Saturday, May 30, 2015

Barack Obama’s Yalta

Barack Obama’s Yalta

Getting American History Right: Lance Banning’s Legacy by Library of Law and Liberty

In the forward to Founding Visions: The Ideas, Individuals, and Intersections that Created America, Gordon Wood writes that Lance Banning (1942-2006) was “no ordinary historian.” The essays compiled in this volume by Todd Estes, one of Banning’s most able students, makes Wood’s remark abundantly clear. Known for his graciousness and kindness to students and colleagues alike, and for an unassuming and affable nature, Banning epitomized the idea of the gentleman scholar. These essays will remind readers of Banning’s continuing importance to our understanding of the Founding. For undergraduate and graduate students, they are testaments to how the historian’s craft should be practiced.
Banning’s primary interest was in the intellectual world of the American Founders during the 1780s and 1790s. Yet, as these essays illustrate, he was not interested in exploring ideas in a philosophical vacuum. He wanted to know and explain the Founders’ understandings of republicanism, liberalism, and federalism, but also how they applied their understandings. To Banning, context mattered and that context was complicated.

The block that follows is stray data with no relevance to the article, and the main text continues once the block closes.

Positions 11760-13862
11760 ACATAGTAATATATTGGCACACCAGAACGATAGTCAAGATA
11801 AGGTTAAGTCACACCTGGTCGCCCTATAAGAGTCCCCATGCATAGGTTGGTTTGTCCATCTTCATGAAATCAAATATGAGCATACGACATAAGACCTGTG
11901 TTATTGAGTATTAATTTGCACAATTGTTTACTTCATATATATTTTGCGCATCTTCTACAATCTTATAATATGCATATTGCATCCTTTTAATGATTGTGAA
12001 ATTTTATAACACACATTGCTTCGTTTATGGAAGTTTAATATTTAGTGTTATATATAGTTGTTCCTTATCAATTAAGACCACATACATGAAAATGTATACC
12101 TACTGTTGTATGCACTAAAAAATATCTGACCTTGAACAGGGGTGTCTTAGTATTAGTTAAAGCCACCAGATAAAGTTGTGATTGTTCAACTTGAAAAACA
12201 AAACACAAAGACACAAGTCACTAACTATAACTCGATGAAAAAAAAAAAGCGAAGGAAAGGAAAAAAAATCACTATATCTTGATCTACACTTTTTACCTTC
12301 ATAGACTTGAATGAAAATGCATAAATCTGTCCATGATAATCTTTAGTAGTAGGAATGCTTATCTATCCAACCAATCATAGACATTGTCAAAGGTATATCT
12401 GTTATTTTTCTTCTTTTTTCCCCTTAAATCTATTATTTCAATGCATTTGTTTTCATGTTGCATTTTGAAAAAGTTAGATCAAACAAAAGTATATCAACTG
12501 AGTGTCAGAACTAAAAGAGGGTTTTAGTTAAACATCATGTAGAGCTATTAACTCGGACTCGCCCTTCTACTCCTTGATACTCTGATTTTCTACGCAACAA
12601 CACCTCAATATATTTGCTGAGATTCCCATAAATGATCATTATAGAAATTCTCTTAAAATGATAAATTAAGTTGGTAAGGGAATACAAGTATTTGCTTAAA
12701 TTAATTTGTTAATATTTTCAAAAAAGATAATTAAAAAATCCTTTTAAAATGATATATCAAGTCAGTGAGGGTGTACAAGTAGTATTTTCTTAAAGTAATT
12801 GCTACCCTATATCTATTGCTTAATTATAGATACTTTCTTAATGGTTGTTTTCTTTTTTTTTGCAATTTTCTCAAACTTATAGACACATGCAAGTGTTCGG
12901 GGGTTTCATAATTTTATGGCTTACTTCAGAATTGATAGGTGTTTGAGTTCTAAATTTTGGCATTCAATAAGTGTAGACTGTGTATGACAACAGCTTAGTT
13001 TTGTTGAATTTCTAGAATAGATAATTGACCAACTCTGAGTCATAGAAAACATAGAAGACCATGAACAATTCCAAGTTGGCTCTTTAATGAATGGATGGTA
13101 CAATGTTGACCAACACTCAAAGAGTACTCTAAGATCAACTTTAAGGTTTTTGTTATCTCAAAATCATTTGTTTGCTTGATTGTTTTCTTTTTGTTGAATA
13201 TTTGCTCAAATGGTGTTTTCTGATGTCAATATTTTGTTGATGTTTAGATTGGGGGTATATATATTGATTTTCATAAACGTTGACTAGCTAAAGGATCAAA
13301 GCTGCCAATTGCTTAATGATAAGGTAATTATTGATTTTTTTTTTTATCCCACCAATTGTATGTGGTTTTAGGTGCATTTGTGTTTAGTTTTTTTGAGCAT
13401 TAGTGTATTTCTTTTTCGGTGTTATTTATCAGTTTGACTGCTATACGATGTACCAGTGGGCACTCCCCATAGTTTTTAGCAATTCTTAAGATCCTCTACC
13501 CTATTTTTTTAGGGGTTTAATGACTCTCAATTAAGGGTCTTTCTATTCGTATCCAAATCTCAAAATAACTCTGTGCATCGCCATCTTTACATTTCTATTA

As Estes explains, Banning “provides a model for how to dig deeply into a historical problem, how to find the richness of a past that does not reduce to ready-made categories or glib scholarly construction.” Banning’s model of scholarship came at an opportune time. Since the late 1960s, and starting with the works of Bernard Bailyn and Gordon Wood, scholars increasingly advocated the dominance of republican thinking during the Founding.
The Jeffersonian Persuasion: The Evolution of a Party Ideology (1978), Banning’s first book, contributed to this “republican hypothesis,” as he called it. He demonstrated in this award-winning book how “Country Opposition” thought persisted long after the Revolution and the writing of the Constitution, and how it shaped the political events of the 1790s.
Like Frankenstein’s monster, however, the republican synthesis took on a life of its own. By the late 1970s and into the 1980s, scholars began using Republicanism (now with a capital “R”) as theexplanation for all early American political, economic, and social thought. When scholars such as Joyce Appleby counter-argued that liberalism was the foundation of the Founders’ political thought, it was Banning who assumed the middle ground.
By the mid-1980s, as Estes explains, Banning had become increasingly worried that too many scholars were not reading carefully enough the sources and scholars they evaluated. This led to sloppy and false understandings of those sources. When he applied the hallmarks of his scholarship—an overriding concern for understanding the nuanced relationship between ideas and events and a careful reading of sources—Banning was able to bridge the gap between the two interpretations.
His essays “Jeffersonian Ideology Revisited,” “Some Second Thoughts on Virtue and the Course of Revolutionary Thinking,” and “The Republican Interpretation: Retrospect and Prospect” were the first scholarly writings to advocate a blending by the Founding generation, and the Jeffersonians in particular, of republican concern for virtue as the basis of self-government (influenced by the ancient philosophers) with the individual rights orientation of liberalism. These powerful essays described how a coherent, if tension-filled, political ideology was formed.